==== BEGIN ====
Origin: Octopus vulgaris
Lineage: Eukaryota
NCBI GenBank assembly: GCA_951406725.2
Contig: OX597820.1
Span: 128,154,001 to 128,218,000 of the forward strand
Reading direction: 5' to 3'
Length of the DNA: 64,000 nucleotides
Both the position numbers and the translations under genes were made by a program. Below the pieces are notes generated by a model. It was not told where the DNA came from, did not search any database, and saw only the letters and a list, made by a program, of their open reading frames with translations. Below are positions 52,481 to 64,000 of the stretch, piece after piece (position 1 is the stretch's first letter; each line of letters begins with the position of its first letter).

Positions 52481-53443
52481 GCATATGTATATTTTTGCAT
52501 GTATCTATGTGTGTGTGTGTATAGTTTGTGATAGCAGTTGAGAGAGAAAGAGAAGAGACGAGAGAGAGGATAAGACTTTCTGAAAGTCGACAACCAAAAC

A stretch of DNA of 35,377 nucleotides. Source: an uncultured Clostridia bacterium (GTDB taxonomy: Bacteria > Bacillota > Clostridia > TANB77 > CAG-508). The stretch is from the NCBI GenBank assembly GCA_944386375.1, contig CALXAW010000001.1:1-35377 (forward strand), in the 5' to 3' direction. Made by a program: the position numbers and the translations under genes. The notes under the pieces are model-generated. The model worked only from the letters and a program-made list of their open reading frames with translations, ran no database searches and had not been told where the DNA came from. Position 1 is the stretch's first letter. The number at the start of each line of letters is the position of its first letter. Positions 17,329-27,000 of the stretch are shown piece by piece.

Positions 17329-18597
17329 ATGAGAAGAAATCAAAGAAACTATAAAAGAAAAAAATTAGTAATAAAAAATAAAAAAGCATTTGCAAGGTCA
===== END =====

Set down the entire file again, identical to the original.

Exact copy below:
Origin: Octopus vulgaris
Lineage: Eukaryota
NCBI GenBank assembly: GCA_951406725.2
Contig: OX597820.1
Span: 128,154,001 to 128,218,000 of the forward strand
Reading direction: 5' to 3'
Length of the DNA: 64,000 nucleotides
Both the position numbers and the translations under genes were made by a program. Below the pieces are notes generated by a model. It was not told where the DNA came from, did not search any database, and saw only the letters and a list, made by a program, of their open reading frames with translations. Below are positions 52,481 to 64,000 of the stretch, piece after piece (position 1 is the stretch's first letter; each line of letters begins with the position of its first letter).

Positions 52481-53443
52481 GCATATGTATATTTTTGCAT
52501 GTATCTATGTGTGTGTGTGTATAGTTTGTGATAGCAGTTGAGAGAGAAAGAGAAGAGACGAGAGAGAGGATAAGACTTTCTGAAAGTCGACAACCAAAAC

A stretch of DNA of 35,377 nucleotides. Source: an uncultured Clostridia bacterium (GTDB taxonomy: Bacteria > Bacillota > Clostridia > TANB77 > CAG-508). The stretch is from the NCBI GenBank assembly GCA_944386375.1, contig CALXAW010000001.1:1-35377 (forward strand), in the 5' to 3' direction. Made by a program: the position numbers and the translations under genes. The notes under the pieces are model-generated. The model worked only from the letters and a program-made list of their open reading frames with translations, ran no database searches and had not been told where the DNA came from. Position 1 is the stretch's first letter. The number at the start of each line of letters is the position of its first letter. Positions 17,329-27,000 of the stretch are shown piece by piece.

Positions 17329-18597
17329 ATGAGAAGAAATCAAAGAAACTATAAAAGAAAAAAATTAGTAATAAAAAATAAAAAAGCATTTGCAAGGTCA